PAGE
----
Why Trump?

Forget the talk of the town and the never ending suspicions of Russian meddling in the US elections. Why Trump? Because Clinton, period.

The Financial Times recently (April 28th weekend edition) did a piece on Amy Chozick's book telling the story of Hillary Clinton's failed presidential campaign, written by Edward Luce, the FT's Washington columnist, a wry knowledgeable observer of US politics - one cannot but wonder what the late Alistair Cooke would have said on the matter during his weekly BBC comments, written beforehand straight on his old typewriter. But to revert to White House folklore.

As everyone knows, or should know, Trump wasn't elected thanks to the Russians. Trump was elected thanks to Ms Clinton. It wasn't Trump who won, it was Clinton who lost. Same thing more or less in France. It wasn't Macron who won, it was essentially the socialist incumbent who lost, and no wonder, for decades now the French Socialist Party is a laughable headless chicken. And it's rather the same story in Germany where the socialist pretender Martin Schulz, no less laughable, managed to look like the two-bit salesman no one would ever buy a used car from.

So, that's settled. In her book, Amy Chozick canvased the specifics. There aren't many people who are keen to dole out the 4,70 euros it takes to buy the FT week-end edition, so here's a summary.

For one, there's the Clinton personality, tight-lipped, absolutely no human warmth. Her mood, according to her own team, writes Chozick, was "rarely bright". Rather, mostly, "crabby with a chance of outburst." A velvet fist in an iron glove, say.

Then there's the sheer stupid arrogance. She was sure to win, relying on turn-out models that turned out to be just that, models with no connection with what really happens, as they usually are, models can be fine on the cat-walk, they're quite useless to tell right from wrong. One commentator, quoted by Chozick, said that "Hillary has built a large tankership and she's about to confront Somali pirates" - and, of course, "Nobody on Hillary's campaign saw the pirates coming". Not even Chozick, at the time. So it goes.

The Russians? Forget the Russians - unless, of course, they mischiveously managed to hypnotize the New York Times, home to Maurreen Dowd, its "most Clintonphobic columnist". This was bad. The paper's distinguished readership can hardly be equated with Trump's supposedly dumb blue-collar hicks. Rather, it's Ms Clinton's upper middle-class voters, or should have been.

Now, of course, Ms Clinton had a real problem there. As Chozick points out, her campaign "agonised over the linguistic challenge of what to call America's middle class". If you can't say who you're trying to befriend, the encounter will be brief indeed. And it only gets worse when you use the old "love ya all"-pitch in order to embrace the "everyday American" while promising with a "corporate catchphrase" to bring about, er, "Continuity with change". You could hear the laughter all the way to China. But Ms Clinton was devoid of humour. Every joke she did was so "heavily scripted by teams of aides" that it spiralled "to the point of high parody until even the simplest punch line felt as heavy as a loaf of bread kneaded to an inch of its life", Chozick writes. Obviously, Chozick is not very fond of Ms Clinton. So were quite a few voters.They didn't like Ms Clinton one bit. So Mr Trump won, by default.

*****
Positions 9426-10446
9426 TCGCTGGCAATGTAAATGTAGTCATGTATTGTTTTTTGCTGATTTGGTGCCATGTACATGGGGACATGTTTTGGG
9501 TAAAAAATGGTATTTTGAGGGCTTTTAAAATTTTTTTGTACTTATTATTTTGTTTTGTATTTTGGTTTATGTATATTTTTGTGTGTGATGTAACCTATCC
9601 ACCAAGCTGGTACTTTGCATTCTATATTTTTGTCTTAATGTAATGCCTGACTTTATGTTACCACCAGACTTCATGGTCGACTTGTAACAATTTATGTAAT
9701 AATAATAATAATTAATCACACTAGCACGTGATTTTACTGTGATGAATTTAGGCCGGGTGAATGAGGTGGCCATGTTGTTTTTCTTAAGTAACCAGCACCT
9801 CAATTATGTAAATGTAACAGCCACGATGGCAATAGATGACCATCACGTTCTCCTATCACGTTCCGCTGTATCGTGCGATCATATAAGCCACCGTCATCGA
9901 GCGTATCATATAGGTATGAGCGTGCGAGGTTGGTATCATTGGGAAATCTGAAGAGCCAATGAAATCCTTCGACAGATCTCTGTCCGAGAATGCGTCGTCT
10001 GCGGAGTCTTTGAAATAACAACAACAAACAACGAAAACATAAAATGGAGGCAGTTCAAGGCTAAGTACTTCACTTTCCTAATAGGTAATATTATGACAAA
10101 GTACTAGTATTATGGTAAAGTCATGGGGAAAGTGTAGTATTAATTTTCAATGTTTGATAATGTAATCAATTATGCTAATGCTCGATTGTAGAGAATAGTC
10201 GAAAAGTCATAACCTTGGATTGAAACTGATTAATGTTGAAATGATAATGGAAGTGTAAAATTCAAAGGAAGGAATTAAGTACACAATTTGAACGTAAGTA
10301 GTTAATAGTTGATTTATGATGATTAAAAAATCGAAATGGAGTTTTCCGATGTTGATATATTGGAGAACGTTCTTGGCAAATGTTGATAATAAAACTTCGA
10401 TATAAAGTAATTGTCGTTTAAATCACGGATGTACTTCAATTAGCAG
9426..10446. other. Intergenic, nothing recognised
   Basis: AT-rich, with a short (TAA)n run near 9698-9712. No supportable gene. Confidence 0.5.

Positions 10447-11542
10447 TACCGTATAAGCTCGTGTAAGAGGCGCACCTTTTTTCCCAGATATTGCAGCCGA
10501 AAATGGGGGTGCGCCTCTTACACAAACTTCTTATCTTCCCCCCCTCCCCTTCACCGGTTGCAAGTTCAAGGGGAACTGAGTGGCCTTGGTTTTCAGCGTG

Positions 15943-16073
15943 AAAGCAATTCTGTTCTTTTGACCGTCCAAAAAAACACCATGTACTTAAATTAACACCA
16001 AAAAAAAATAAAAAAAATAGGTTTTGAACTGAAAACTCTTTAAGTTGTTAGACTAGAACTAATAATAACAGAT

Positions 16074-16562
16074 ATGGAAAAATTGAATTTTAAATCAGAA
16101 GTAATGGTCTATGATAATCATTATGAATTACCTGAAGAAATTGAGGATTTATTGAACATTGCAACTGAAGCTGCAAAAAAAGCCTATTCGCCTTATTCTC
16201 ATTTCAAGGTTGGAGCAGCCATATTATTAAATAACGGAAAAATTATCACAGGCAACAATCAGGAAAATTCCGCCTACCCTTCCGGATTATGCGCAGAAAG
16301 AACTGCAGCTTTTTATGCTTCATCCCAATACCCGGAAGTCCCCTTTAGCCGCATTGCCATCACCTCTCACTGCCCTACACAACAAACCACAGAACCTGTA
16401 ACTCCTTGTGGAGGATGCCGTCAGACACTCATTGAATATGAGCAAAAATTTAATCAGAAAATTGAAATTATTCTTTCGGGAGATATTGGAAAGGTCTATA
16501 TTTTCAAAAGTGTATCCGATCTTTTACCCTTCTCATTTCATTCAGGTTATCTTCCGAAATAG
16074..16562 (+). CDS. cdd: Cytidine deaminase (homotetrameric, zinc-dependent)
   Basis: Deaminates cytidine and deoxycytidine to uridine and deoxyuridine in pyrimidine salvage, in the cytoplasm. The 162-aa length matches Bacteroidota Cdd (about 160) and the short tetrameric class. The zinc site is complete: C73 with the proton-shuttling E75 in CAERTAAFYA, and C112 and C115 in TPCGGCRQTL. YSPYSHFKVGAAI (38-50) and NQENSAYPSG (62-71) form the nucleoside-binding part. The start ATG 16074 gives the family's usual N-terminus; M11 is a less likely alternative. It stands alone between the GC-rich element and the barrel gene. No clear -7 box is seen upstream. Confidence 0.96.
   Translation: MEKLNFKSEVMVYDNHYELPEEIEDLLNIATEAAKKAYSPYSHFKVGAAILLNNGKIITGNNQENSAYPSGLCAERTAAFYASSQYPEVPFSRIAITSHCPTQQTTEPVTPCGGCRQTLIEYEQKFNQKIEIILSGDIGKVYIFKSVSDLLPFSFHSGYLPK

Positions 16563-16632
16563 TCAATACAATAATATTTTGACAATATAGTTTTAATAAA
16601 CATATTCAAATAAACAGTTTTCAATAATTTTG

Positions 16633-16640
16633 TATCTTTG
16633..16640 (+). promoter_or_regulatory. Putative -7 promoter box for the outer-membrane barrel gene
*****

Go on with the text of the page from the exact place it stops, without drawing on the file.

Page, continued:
By the way, on the subject of meddling in and tampering with chattering Internet flows, the next FT weekend edition (May 5th) carried an interesting paper by the usually interesting Gillian Tett on the subject of Facebook and Google. Again, forget the Russians. She starts with the fact that whereas Facebook collects masses of data on its users that are then sold to third-party corporate sharks, Google does just the same but... "hangs on to the data it collects, and then uses them to create targeted search-and-advertising offerings." The thing to remember here is, er, the meddling in and tampering with "targeted search" routines. In other words, what happens is that "the search engines can sway our minds in powerful and largely unnoticed ways". How so? Well, for one, via the "autocomplete function".

This was new to me. I had never heard of the noun "autocomplete" - apparently, it refers to the "widget" providing suggestions while you type something on your electronic device, PC, smartphone or whatever. Horrid little thing, makes you feel like a robot, but some people do like it, it makes for faster "texting" and, via "autocorrect" (sic), prevents misspellings. But, but, lo and behold! There's also such a thing as "negative autocomplete". Ms Tett gives Ms Clinton as an example taken from the August 2016 presidential campaign: "When the words 'Hillary Clinton' was typed into Google, autocomplete offered 'Hillary Clinton is winning' while Yahoo and Bing suggested 'Clinton is a liar' " Quote unquote.

Now you know. When searching with keywords on the Internet, "autocomplete" is the thing to shun. The Russians, sorry, I mean, Google, Yahoo, Bing and the like: they are the ones who are trolling your minds.